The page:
Given a Week 17 home game with a chance to punch their playoff ticket, the Minnesota Vikings started flat, finished flat and watched their postseason dreams evaporate with a  24-10 loss to the Chicago Bears and Philadelphia’s 24-0 win against Washington.

Minnesota gained just 164 offensive yards and went 1 of 11 on third down. Their vaunted third-down defense allowed 8 of 14 conversions. The $84 million quarterback, Kirk Cousins, was flustered virtually from start to finish and seemed at odds with his receivers as the Vikings failed to move the ball.

It’ll be a long offseason for the organization as decision-makers try to sort out how to improve an offense with a struggling offensive line, poor depth at receiver and a quarterback who struggled in important games throughout 2018.

The Vikings offense was once again non-existent in the first quarter and a half, as it was a week earlier in Detroit. For the second consecutive week, Minnesota failed to get a first down on its first four drives under interim offensive coordinator Kevin Stefanski. Penalties, sacks and inefficient runs put them behind the chains and sucked the energy from a once-raucous building. Stefanski’s fate will likely be determined in the coming days.

Meanwhile, the Bears struck on their opening drive Sunday, going 71 yards on six plays, the biggest play being a 42-yard Jordan Howard run. Howard finished that drive off with a six-yard touchdown plunge.

Chicago used a controversial third-down roughing the passer call three drives later to kickstart an 85-yard touchdown drive that ended in Howard’s second touchdown. After Cody Parkey’s missed extra point, it was 13-0 — Minnesota hadn’t come back from a deficit more than nine points on the season (Week 16).

The Vikings had momentary life early in the fourth quarter. After Cousins hit Stefon Diggs for the team’s only touchdown on a two-yard pass, the score was 13-10 and the U.S. Bank Stadium contingent was back at full throat. Then Chicago put together one of its finest drives of the year: a 16-play, 75-yard, nine-minute, five-second gem with five third-down conversions. Tarik Cohen’s touchdown to cap it left the Vikings down two scores with just 7:46 remaining.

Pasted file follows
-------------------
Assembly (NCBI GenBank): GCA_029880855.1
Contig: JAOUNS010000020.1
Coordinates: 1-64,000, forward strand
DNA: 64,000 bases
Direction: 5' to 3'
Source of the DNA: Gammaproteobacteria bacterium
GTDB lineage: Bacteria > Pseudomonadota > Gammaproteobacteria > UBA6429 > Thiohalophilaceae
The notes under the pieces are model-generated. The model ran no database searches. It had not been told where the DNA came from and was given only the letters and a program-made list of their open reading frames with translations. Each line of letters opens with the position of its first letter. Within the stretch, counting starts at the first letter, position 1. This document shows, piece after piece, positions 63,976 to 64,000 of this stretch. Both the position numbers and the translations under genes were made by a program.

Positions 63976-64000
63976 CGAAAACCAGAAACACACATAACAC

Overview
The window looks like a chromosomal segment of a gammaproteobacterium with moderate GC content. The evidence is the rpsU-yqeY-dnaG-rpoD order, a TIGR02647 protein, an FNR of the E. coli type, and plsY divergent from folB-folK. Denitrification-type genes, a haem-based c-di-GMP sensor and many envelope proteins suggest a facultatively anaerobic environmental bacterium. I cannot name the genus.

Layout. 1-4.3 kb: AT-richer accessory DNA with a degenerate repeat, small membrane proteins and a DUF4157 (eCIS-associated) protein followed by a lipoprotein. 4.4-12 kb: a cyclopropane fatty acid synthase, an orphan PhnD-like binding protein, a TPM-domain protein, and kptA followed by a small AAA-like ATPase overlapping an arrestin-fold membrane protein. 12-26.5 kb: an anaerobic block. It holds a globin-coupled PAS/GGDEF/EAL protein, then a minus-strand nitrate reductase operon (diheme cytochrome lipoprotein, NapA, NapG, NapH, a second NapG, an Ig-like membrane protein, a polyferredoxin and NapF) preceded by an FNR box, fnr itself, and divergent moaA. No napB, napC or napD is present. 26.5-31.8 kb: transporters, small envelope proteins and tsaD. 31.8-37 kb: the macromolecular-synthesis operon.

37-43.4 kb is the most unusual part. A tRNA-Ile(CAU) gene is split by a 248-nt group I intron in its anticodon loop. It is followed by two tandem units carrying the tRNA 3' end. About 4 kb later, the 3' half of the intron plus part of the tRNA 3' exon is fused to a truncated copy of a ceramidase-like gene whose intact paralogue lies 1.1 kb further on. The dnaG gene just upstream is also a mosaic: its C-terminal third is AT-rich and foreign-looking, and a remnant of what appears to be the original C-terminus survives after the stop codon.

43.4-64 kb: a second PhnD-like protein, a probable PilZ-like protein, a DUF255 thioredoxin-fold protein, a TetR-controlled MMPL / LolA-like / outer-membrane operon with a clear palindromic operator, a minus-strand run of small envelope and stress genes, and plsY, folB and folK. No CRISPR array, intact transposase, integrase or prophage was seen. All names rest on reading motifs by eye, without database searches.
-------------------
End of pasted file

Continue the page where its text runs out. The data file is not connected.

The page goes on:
The roughing the passer call to sustain Chicago’s second touchdown drive drew ire from Vikings fans after Stephen Weatherly shoved Trubisky to the ground late but didn’t appear to hit him excessively. The call essentially got canceled out later, however, as Minnesota’s third-quarter touchdown drive got extended in similar fashion with Cousins drawing a flag after a third-down failure.

There was plenty of talk going on about whether Chicago would play its starters the whole game if Los Angeles held a large lead against the 49ers to take away the Bears’ bye week hopes. While the Rams did their part, at one point leading 28-3 before halftime, the Bears kept their starters on the field and refused to let up against their division rivals. They suffered injuries to receivers Anthony Miller and Taylor Gabriel in the game, and were already down Allen Robinson, but the Bears pounded the Vikings with running backs Howard and Cohen, totaling 169 yards in the ground game.

Minnesota finished the season 8-7-1 — the fourth straight year Cousins has concluded a season as a starter with between 7-9 wins.

The Vikings expected he’d be the missing piece that would propel them to a Super Bowl, but as fans have learned time and again, progress is rarely linear. Minnesota heads back to the drawing board after a bitter end to a rocky season.

More to come from U.S. Bank Stadium.


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